These days, the contents of your credit report can affect your quality of life – from whether you can rent a flat, find a job, or obtain financing for a car, home, or personal loan. With your credit score representing you so often, it’s important to know how to read your credit report, and spot items that could hurt your financial future.
How do I get my credit report?
There are three credit reference agencies: Experian, Equifax, and CallCredit. By law, these credit reference agencies must supply you with a credit report for a fixed fee of £2. To obtain your credit report, have your personal information ready and contact one of these agencies.
What information is included in my credit report?
All of your credit accounts, from credit cards to personal loans, are included in your report. Along with a listing of the name of the creditor, type of account, and amount lent and still owed, is a detailed payment history. If you’re overdue or have defaulted on a loan, that information will show up as a negative on your credit report. Overdue payments are not always reported to a credit reference agency; this is up to the individual creditor. If you find negatives on your credit report, and they’re not accurate, contact the creditor and the reference agency to see if the negative can be removed. It’s important to scan your report for accounts that you did not open, or high balances you did not charge, as this indicates identity fraud.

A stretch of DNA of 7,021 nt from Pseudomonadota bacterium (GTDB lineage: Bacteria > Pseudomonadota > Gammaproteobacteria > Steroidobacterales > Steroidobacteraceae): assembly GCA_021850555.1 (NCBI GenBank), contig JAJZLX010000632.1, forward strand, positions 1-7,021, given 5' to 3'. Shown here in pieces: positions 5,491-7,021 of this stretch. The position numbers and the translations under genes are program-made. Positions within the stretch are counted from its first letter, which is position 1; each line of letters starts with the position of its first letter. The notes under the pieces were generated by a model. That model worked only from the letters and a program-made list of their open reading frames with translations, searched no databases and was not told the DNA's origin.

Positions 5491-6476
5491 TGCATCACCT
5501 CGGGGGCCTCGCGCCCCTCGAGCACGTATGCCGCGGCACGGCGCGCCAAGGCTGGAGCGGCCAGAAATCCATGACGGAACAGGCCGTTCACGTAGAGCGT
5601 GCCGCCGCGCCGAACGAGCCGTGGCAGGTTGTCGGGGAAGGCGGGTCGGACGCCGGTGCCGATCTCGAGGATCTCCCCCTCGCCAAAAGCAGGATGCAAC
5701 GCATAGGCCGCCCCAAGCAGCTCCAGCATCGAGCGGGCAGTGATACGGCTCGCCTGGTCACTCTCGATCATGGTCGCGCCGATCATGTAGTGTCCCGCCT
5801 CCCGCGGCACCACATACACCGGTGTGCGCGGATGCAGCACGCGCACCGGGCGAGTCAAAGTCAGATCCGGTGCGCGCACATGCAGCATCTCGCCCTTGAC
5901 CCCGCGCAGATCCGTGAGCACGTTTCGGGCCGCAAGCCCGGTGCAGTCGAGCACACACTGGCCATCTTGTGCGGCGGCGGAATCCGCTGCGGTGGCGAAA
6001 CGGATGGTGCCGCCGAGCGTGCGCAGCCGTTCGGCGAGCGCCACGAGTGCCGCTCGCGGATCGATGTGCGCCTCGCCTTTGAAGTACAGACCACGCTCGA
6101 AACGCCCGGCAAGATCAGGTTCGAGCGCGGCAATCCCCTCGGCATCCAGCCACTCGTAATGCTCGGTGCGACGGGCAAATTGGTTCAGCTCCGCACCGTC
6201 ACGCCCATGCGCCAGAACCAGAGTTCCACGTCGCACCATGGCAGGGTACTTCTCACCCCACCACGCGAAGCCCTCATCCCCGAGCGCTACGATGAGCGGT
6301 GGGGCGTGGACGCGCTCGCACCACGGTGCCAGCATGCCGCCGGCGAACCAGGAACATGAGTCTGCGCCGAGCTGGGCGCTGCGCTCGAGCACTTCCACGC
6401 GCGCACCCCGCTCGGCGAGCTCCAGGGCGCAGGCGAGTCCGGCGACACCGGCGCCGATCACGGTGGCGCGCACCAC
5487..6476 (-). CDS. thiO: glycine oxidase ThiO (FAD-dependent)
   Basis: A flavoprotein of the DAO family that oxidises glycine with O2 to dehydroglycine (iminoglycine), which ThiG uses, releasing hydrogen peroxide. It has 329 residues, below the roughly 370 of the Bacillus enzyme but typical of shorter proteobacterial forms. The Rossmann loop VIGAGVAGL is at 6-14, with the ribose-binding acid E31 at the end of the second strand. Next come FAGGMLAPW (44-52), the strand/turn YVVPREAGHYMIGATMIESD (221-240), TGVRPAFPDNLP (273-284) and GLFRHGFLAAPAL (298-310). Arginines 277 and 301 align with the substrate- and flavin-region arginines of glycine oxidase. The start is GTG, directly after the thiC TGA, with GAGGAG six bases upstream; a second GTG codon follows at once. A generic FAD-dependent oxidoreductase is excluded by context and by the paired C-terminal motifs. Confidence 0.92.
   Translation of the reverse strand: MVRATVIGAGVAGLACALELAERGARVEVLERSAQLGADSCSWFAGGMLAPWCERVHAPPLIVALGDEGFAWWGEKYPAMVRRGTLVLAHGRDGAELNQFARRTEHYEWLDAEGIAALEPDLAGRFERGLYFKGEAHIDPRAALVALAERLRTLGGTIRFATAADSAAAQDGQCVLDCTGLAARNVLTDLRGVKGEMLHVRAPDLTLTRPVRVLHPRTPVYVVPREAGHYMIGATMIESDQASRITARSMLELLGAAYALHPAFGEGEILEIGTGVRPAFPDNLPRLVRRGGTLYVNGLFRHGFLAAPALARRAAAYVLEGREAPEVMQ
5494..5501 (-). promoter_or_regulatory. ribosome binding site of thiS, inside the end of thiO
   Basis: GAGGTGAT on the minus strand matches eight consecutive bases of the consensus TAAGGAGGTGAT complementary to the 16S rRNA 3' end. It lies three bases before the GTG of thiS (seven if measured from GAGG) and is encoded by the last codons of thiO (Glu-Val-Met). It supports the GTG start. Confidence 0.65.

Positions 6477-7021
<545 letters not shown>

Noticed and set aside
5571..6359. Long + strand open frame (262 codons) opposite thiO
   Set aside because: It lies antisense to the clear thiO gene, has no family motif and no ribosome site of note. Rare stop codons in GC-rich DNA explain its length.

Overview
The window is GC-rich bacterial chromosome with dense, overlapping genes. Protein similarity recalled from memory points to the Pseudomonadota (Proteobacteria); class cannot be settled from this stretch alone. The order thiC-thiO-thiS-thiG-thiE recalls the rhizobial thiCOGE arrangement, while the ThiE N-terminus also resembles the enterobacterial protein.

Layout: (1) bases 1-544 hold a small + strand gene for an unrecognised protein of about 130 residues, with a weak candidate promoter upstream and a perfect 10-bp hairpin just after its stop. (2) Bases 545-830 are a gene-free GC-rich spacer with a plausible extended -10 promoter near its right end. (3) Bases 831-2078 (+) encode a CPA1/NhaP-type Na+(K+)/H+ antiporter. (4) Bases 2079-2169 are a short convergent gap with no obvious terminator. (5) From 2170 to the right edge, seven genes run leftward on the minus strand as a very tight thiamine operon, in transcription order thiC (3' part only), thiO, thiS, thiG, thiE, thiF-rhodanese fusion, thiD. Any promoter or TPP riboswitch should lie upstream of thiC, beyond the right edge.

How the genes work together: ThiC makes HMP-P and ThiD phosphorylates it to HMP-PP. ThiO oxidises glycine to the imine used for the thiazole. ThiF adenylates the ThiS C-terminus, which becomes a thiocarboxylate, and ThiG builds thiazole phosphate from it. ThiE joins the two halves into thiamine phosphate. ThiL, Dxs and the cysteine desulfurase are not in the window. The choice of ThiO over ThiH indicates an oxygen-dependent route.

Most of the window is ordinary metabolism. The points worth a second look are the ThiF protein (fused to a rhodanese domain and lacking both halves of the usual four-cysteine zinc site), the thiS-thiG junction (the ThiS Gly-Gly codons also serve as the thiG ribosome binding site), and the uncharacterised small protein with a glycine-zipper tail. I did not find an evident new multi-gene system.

What is a national credit score?
A national credit score is a number calculated based on the contents of your credit report, from payment history, to how many accounts you have open, to how much of your credit limit you have spent. This is the number credit providers are going to look at when determining if you’re eligible to be given a loan or credit card. In the UK, the credit score varies from credit reference agency to credit reference agency. For example, if you’re using Experian to discover your credit score, your national credit score will fall into one of the following ranges:
- Very Poor
- Below 299
- 300 – 349
- 350 – 399
- 400 – 474
- 475 and above
A score below “good” (under 400) will mean much higher interest rates, while a score of “poor” or “very poor” could mean a denial of credit, depending on the credit provider.
It’s important to know what’s in your credit report, as well as your credit score, so you can clear up any inaccuracies and try to reverse the damage of negatives. For the health of your financial future, obtain your credit report now.